Also Slughorn says “I’ve never known such a natural at Potions […] why even Severus-” – wasn’t as good, is how I expected him to finish. It makes me think that Snape WASN’T the best and that Slughorn thought even Harry was better than him. Am I completely wrong here?

    I also imagine the outcome of the potion not just being how well you read instructions – otherwise it would’ve been easy to do well in, wouldn’t it? Perhaps a lot to do with the magical ability and confidence in the witch or wizard in that particular subject.
    And Hermione has a lot of that, doesn’t she?

    Also, why can’t all teachers understand how to teach WELL? I mean, you’ve got some excellent ones who explain, let you all discuss the topic, and always get notes in to study later. Then you’ve got the annoying ones who ramble on about some pointless football subject and try ot compare it to Maths… what is WITH that? It’s like Lupin and Snape, one knows how to teach and the other doesn’t… not really.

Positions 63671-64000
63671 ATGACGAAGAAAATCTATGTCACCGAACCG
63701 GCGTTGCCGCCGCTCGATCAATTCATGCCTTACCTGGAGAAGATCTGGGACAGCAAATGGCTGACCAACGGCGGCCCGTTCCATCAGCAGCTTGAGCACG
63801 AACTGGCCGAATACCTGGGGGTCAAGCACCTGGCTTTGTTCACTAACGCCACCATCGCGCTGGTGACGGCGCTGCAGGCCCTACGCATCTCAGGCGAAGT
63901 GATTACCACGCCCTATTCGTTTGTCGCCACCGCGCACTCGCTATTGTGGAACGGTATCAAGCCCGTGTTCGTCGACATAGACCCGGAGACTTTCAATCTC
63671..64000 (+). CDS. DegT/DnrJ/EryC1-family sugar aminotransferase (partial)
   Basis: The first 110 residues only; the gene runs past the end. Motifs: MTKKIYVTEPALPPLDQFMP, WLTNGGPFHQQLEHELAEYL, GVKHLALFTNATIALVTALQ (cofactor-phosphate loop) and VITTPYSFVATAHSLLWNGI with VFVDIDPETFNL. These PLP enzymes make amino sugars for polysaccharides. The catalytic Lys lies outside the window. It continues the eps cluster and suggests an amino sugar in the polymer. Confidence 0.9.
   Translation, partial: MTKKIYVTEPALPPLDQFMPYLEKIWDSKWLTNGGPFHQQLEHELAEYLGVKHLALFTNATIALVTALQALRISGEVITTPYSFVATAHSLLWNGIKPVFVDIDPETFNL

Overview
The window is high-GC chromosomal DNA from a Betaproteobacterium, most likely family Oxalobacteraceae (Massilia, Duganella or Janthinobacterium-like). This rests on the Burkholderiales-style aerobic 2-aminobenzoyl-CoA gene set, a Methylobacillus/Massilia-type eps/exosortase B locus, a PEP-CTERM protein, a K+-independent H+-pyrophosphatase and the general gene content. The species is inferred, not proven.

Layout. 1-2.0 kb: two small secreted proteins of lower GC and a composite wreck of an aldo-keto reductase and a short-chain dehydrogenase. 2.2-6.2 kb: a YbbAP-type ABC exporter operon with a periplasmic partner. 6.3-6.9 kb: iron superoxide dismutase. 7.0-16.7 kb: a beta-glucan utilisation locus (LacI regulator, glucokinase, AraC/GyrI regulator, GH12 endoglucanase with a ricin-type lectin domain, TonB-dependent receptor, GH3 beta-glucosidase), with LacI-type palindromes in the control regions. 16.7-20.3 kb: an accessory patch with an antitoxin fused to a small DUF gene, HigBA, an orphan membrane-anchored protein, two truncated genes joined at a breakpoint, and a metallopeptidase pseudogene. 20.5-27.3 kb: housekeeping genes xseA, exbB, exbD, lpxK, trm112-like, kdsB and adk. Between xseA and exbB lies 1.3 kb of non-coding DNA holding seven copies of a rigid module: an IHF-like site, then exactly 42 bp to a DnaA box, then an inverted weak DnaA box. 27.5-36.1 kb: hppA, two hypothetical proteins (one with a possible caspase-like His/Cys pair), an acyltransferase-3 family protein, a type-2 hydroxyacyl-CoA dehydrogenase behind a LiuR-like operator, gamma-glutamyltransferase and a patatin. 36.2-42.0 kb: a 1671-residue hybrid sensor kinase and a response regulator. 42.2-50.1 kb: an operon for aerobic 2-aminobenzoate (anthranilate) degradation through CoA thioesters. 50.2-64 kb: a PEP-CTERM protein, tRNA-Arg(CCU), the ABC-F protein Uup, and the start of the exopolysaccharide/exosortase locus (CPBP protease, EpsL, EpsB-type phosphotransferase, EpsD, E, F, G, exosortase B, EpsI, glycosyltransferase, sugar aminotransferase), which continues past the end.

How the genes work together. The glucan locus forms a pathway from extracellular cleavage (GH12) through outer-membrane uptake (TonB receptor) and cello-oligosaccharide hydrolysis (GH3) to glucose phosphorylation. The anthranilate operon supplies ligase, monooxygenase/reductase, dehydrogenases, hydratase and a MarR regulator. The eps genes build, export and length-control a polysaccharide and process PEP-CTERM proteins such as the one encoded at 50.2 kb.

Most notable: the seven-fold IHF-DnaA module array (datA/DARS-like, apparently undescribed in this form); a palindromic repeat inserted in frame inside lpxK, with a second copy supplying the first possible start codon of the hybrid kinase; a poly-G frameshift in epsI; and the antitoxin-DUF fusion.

16. Whoops! Rambled on a bit there.

  17. Was Lily good at potions because Snape was? Was Snape good at potions because Lily was? If Sev. Snape wanted to impress Lily, wouldn’t he work harder at potions (assuming she had more talent)? Or was it the case that up to their OWL exam, they studied together and competed (in the best sense of the term), each egging the other on to do better. Slughorn most certainly would have encouraged that.

    I suspect that Sev Snape was good at potions because Lily was better. Slughorn knew that, since we see no mention of Sev Snape in Slughorn’s collection of luminaries.

    Potions is not Sev. Snape’s best subject — he always wanted his favorite: DADA. No doubt he is an excellent potions master, but he feels his better talent is DADA.